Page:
Trollope writes about families and relationships like no other and I read every one of her books as soon as they are released. This one is a gem and tells of one family’s tangled mess after the patriarch has a stroke.
Many of us have more time for podcasts too. In ‘Sugar Calling’ writer Cheryl Strayed (Wild) calls her favourite authors for an existential chat about life during COVID19. She speaks with the likes of George Saunders, Amy Tan, Pico Iyer and Margaret Atwood and together they seek to give meaning to this seismic event.
Jo Veitch, Finance Guru, Avid Reader @jovreadswithwine
I am a bit more of a literary reader so Crime is sometimes my comfort read but you can hardly call that uplifting, anyway I have put some thoughts and categories together:
Anything by Jane Austen is worth rereading but to be uplifting I would particularly pick the classic romances of Pride & Prejudice and Persuasion
Not a classic but from a while ago Like Water for Chocolate by Laura Esquivel , such a beautiful book a real sensory overload full of magical realism
Quirky Characters that are uplifting:
These are both stories of people on the Spectrum who find their way in life both beautiful reads. The Curious Incident of the Dog in the Night time – Mark Haddon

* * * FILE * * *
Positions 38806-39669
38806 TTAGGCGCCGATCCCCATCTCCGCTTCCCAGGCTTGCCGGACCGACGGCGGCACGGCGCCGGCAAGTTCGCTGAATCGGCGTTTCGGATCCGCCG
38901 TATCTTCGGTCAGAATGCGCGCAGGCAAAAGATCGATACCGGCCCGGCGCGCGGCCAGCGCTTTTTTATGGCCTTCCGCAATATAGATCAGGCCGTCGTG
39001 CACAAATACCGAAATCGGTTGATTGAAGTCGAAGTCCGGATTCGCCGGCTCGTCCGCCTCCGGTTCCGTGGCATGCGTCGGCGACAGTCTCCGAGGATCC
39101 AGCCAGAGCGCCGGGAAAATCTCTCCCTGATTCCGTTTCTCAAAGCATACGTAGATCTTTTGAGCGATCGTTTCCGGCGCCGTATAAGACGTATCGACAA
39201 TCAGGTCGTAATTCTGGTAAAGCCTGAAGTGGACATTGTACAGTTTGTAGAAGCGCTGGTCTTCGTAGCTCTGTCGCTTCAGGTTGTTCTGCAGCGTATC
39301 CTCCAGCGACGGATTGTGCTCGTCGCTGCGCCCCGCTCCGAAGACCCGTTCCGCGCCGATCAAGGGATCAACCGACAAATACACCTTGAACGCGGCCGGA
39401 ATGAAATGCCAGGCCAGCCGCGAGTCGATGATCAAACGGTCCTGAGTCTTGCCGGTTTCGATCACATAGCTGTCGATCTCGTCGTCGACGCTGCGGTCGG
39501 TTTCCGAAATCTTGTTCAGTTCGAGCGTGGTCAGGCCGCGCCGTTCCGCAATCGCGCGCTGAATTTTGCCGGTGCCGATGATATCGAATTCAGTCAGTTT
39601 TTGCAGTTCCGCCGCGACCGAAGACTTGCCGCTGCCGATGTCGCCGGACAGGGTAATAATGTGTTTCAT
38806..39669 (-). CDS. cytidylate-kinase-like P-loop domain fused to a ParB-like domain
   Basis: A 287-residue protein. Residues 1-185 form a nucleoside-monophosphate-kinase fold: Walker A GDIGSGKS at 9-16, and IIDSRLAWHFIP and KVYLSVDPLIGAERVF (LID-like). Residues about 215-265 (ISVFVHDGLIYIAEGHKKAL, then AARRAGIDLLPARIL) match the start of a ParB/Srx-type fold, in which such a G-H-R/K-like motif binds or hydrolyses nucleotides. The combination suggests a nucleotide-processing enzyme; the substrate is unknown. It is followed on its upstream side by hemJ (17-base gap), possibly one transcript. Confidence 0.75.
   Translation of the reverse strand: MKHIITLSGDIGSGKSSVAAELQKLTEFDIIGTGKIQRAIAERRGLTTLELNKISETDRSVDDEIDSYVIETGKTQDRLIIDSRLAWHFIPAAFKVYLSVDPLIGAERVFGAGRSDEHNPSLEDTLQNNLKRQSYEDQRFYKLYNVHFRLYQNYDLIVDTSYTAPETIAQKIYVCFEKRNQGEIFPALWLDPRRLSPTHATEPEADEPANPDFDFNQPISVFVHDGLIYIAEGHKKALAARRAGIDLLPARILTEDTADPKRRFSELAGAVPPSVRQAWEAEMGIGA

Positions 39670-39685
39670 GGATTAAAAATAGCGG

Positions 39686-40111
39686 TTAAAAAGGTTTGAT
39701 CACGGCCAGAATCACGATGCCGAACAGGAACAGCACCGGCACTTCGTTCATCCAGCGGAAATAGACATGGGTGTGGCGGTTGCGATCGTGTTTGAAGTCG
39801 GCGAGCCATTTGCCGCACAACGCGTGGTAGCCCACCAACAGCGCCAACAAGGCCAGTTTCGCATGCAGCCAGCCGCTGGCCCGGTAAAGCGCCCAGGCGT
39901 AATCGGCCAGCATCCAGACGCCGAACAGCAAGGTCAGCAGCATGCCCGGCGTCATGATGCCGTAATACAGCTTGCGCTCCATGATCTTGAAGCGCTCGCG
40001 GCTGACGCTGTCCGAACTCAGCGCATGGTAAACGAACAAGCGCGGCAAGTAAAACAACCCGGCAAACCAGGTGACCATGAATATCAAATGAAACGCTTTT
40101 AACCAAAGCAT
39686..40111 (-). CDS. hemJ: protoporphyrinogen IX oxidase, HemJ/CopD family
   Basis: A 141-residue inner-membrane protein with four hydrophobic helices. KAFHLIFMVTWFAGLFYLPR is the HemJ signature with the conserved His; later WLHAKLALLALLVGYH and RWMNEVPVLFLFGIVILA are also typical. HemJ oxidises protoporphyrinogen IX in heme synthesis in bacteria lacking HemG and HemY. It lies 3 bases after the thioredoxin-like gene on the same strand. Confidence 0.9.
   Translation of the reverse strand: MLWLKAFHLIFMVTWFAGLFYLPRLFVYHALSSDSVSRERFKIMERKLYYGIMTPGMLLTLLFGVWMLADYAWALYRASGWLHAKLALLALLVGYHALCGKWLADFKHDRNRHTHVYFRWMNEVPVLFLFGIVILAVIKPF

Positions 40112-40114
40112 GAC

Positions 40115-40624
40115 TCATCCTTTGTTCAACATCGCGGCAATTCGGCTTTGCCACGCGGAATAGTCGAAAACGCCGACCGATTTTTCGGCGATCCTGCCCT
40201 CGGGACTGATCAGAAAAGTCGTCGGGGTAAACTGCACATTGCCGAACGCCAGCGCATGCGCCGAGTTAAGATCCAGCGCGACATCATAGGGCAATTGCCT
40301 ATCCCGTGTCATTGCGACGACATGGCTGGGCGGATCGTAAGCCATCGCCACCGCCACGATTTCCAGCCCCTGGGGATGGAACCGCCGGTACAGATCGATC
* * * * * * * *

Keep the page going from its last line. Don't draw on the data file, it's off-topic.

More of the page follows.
The Rosie Project – Graeme Simson
Eleanor Olyphant is Completely Fine - Gail Honeymoon
I loved this book read it twice last year, it is a story of trauma but ultimately it is a story of the value of connection and of people being kind to each other
Recent Reads that I found uplifting:
Where the Crawdads Sing – Delia Owens
The Flat Share – Beth O’Leary
I don’t really read a lot of Romance but a couple that I read lately and enjoyed, and lets face it a good Romance is always uplifting:
Bringing Down the Duke by Evie Dunmore - I liked this one because although it followed the classic Romance path it was set around Women’s Suffragette movement and the risks those women took to fight for their rights. And of course a Dashing Duke
Red White and Royal Blue by Casey McQuiston - The Son of the first Female President of the United States and the Prince of Wales fall in love (think Prince Harry) was beautifully written and certainly an original story
Anna Low, Potts Point Bookshop @pottspointbookshop
Sydney Writer's Festival was cancelled this year- boooooo!!!! However, they have started releasing their sessions as podcasts - YAYAYAYAYAYAYAY!!!!!! Check it out here.
And for some reading pleasure.....Nothing to See Here by Kevin Wilson is so much fun. It has a highly improbable premise, which Wilson pulls off with aplomb, it's a funny and big hearted novel.
The Dutch House by Ann Patchett was a firm favourite at the Potts Point Bookshop. This book is captivating from the very first page about families and the ties that bind us. You can also listen to the podcast about Kevin and Ann's friendship on the Sydney Writers Festival site
And to finish on a sartorial note.....Clothes and Other Things that Matter by Alexandra Shulman, the former editor of British Vogue.
A super big thank you to all of our Good Day Girls for their fabulous reading suggestions - we love you big time!!!